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DREAMGIRLS

Bringing The Legend To Life
"I'm not the dream that you had before. I'm the dream that will give you more and more.”

"Dreamgirls” was an anomaly when it came to life on the Broadway stage in the early 1980s directed by Michael Bennett. While visually the play was unlike anything ever attempted on Broadway, it was the intense human drama and moving, show-stopping songs that redefined musical theater for the era. "There is something primal about musicals,” says writer-director Bill Condon, who was galvanized as he sat in the back row with some friends on opening night. "They can get under your skin in a way that straight dramas can't. In "Dreamgirls,” the emotions bleeding through the songs made it a profoundly affecting experience.”

Tom Eyen and Henry Krieger's earthy fable about real emotions – love, ambition, anguish, passion – deeply resonated with a vast cross-section of people. "We all know what it's like to desperately want something we can't have,” Condon continues. "We all know what it's like to be left behind. Or to sacrifice everything for something you think you want, only to realize too late what you've lost. Here, in these characters, was all the hope and anguish laid bare. It's what has stayed with me all these years later, and what I wanted to bring back to life in this film.”

"The themes of this story seem to be even more relevant today than they were twenty-five years ago,” notes producer Laurence Mark. "What are the gains and losses that accompany fame? What are the consequences if you don't compromise? What are the consequences if you do? Is talent something to be packaged and sold? And finally, in the quest to hang on to your dreams, how can you also hang on to yourself?”

The setting is the Motor City, where African-American music is on the verge of breaking down the doors of the mainstream American music scene. "This story takes place in the '60s and '70s, which was a period of vast social and political change,” says Condon. "The characters in ‘Dreamgirls' reflect that upheaval.”

Not only was music in transition, but so was the country. "This film takes place in a very unique time in history, the beginning of the urbanization of music,” adds cast member Danny Glover. "The rise of the Civil Rights movement was bringing segregation to its end. The focus was shifting to the urban centers in the country.”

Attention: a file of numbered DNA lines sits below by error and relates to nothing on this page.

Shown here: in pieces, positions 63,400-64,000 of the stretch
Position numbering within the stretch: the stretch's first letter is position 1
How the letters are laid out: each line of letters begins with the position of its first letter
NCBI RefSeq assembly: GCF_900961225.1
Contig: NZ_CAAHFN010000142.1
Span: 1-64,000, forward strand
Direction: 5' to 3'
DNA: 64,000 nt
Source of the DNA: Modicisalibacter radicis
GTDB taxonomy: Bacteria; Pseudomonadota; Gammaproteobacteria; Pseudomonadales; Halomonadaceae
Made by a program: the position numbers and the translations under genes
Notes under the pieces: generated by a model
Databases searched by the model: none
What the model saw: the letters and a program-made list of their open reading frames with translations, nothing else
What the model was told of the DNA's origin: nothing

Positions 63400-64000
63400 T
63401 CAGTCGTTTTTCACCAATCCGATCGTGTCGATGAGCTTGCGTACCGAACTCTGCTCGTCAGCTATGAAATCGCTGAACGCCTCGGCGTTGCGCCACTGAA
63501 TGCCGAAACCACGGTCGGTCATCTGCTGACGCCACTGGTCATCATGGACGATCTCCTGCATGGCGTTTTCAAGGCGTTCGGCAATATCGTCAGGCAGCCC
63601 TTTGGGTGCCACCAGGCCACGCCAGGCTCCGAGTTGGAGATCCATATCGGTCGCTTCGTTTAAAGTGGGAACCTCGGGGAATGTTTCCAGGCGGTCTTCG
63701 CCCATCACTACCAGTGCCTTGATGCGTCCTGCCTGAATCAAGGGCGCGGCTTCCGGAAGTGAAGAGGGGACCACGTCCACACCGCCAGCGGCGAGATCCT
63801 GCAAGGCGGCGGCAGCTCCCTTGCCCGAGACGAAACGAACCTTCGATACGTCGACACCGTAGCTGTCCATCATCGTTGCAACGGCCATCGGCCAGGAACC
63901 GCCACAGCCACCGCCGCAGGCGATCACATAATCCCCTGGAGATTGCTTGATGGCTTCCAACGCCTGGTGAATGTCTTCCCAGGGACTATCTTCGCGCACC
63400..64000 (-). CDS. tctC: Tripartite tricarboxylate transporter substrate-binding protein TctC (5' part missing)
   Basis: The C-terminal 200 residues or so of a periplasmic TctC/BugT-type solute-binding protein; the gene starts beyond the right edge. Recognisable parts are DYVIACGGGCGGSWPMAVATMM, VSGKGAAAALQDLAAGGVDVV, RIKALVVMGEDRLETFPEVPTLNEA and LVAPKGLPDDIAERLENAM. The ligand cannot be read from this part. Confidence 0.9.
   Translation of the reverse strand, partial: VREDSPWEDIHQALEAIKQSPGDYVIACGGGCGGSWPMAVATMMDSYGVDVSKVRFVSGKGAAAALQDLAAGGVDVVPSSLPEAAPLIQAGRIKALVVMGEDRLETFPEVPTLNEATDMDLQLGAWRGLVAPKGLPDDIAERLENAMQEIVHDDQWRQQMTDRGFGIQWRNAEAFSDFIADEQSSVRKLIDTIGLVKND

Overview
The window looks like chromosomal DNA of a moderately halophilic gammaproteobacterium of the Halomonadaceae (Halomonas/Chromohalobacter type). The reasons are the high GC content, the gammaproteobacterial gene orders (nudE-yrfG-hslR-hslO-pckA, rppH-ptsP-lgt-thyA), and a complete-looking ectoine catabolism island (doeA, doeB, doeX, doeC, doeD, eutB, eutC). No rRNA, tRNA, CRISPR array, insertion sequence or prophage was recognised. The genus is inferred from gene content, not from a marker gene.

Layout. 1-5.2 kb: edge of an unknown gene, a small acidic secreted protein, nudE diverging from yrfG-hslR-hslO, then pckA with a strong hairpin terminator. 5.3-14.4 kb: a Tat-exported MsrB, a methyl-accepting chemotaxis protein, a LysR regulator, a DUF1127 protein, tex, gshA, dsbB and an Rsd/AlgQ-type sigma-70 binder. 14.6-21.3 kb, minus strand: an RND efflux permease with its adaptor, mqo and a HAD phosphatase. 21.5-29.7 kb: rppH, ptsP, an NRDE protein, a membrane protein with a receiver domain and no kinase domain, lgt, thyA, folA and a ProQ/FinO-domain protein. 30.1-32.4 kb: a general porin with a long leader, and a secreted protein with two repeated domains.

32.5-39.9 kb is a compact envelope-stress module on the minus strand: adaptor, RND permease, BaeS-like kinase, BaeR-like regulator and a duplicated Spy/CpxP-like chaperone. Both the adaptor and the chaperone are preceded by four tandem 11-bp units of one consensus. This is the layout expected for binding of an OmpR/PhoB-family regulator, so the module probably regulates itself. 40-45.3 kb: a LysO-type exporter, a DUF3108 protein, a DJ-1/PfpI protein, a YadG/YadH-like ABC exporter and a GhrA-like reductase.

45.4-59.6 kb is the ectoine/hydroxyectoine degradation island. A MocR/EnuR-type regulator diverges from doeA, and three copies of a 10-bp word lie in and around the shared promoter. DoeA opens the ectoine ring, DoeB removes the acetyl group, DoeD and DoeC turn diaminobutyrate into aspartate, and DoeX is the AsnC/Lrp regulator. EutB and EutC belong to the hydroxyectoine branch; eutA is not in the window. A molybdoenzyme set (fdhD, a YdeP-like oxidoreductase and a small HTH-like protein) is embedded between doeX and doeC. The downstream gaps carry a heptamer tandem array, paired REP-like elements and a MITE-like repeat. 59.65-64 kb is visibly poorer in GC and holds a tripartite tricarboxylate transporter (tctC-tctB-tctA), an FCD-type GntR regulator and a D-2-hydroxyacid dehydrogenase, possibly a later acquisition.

The story finds one man trying to break in at that precise moment. Jamie Foxx, who won the Academy Award® for his portrayal of Ray Charles in "Ray,” in addition to being nominated for Best Supporting Actor for "Collateral,” plays Curtis Taylor, Jr., a hungry young businessman who sells Cadillacs as a springboard to a bright future he feels destined for. "Curtis is a rough-edged kind of guy who is trying to get into the music business,” says Foxx. "He just wishes that he could have sung better, could have written better music, could have played some type of instrument, but he can't. So, he does what he can to get to the top by managing talent. I think that comes with a curse for him – on some level, he wishes it was him out there. He's working every angle until he finds an opening.”

With "girl groups” sprouting up from gospel choirs across the country, talent night at the local club proves to be a goldmine. "Curtis is everywhere, putting things together,” says Condon. He finds his vehicle when he sets his eyes on The Dreamettes. "They are three hungry, excited, anxious, naïve girls,” says Beyoncé Knowles. The Platinum-selling musical artist stars as Deena Jones, a role she was told at the tender age of 16 that she was born to play. "It's so exciting for them to be there because they want this so bad. They want to be in the music industry. Their futures are entirely in front of them, and they think they've got what it takes to make it. When Curtis sees them, he sees all that potential.”

Beautiful but circumspect,

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